Is dating allowed in Judaism?
Jews worldwide have a substantially different approach to how they view their faith and observe religious laws and rituals. There are various religious denominations of Judaism, namely Reform, Conservative, Orthodox, and Reconstructionist. Each of these streams has its own beliefs and values about love, dating, and relationship. With changing times, the thought process has changed, and so has the attitude of Jews towards dating.
Dating in Judaism isn't frowned upon. However, they approach dating as a means to an end. In the orthodox Jewish community, parents, relatives, friends, and singles themselves are involved in the dating process. This process of finding a prospective partner is called Shidduch. As per Torah (Jewish laws), matchmaking is considered a mitzvah (commandment). The families seek the help of a professional matchmaker, who is called a Shadchan.
The process of Shidduch is mandated by Jewish law and is taken very earnestly. It allows men and women a chance to meet and be familiar with each other before they give their consent to the match.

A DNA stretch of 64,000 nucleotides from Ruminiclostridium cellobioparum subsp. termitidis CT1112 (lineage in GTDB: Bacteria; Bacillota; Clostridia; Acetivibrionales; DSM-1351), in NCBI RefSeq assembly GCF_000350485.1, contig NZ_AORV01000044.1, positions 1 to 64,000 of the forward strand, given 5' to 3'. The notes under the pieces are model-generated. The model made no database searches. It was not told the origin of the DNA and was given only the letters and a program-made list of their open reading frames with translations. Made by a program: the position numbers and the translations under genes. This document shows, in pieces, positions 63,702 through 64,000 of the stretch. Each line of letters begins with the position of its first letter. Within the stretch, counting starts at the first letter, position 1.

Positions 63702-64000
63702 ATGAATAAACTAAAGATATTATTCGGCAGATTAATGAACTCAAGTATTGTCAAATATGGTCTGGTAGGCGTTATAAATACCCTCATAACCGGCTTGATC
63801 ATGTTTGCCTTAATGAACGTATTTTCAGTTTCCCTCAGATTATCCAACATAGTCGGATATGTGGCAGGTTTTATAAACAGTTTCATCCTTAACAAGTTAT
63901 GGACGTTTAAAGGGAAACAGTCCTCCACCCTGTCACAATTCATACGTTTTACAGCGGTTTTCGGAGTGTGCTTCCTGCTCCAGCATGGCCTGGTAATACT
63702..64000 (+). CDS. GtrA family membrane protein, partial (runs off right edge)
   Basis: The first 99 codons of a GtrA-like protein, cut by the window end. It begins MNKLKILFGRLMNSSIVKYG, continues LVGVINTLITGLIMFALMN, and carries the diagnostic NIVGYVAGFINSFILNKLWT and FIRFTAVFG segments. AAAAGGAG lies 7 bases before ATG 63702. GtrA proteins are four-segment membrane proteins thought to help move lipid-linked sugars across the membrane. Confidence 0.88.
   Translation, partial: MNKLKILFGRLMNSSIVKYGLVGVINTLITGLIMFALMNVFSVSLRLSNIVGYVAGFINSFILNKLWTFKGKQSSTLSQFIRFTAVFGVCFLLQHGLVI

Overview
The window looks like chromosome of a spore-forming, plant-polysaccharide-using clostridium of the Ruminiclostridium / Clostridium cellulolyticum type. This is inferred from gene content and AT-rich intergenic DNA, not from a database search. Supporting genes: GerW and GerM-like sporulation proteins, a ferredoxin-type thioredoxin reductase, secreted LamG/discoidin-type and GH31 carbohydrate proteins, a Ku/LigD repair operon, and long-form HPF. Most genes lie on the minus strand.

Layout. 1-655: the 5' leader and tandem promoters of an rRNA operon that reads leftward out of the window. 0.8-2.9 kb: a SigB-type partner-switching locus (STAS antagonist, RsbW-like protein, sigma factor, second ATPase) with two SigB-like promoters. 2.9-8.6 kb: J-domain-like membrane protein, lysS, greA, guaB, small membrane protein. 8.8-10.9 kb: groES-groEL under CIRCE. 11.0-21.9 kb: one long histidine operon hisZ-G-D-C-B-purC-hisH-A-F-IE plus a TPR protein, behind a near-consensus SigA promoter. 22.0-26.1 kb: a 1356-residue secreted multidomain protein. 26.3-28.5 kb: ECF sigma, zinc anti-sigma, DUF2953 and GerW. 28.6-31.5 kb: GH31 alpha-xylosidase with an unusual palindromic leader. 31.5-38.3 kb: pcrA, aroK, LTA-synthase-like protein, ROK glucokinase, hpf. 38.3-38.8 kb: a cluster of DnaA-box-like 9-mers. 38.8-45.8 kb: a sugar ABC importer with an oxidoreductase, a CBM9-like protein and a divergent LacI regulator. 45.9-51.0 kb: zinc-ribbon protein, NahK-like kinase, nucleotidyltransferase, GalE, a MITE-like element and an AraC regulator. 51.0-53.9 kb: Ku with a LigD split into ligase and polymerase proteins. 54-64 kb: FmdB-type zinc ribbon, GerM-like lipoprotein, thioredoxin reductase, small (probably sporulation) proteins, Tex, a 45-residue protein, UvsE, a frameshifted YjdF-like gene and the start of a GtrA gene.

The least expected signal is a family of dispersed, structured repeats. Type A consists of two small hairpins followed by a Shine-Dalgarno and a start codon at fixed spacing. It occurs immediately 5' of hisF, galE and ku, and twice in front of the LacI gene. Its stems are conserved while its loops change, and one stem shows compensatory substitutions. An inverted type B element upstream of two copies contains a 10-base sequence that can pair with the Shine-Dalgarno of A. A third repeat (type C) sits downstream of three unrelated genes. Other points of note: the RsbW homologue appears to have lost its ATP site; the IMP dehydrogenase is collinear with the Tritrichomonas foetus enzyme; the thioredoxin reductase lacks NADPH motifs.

The Talmud prevents a man from marrying a woman until he meets her and finds favor in her eyes for him. Similarly, it contains a woman to marry a man until she is ready for the proposed match. The Talmud beholds dating paramount for the holy matrimony, but it prohibits any physical intimacy or promiscuity before being bound lawfully in wedlock.
The tradition of Shidduch is similar to modern-day dating. It aims to ascertain if the person they are meeting matches their idea of a life partner. It is imperative to know the person and assess their qualities and values to have a harmonious and happy life with your partner.
Dating allows them to have candid private conversations, share their life goals and vision, express their emotions and feelings. Simply put, dating in Judaism is aimed at marriage, while it isn't the same as modern-day dating.
The Jewish way of dating is more intense and mindful. They put forth rationality before emotions, head before heart, and compatibility before attachment. It is a more prudent and healthy approach to dating.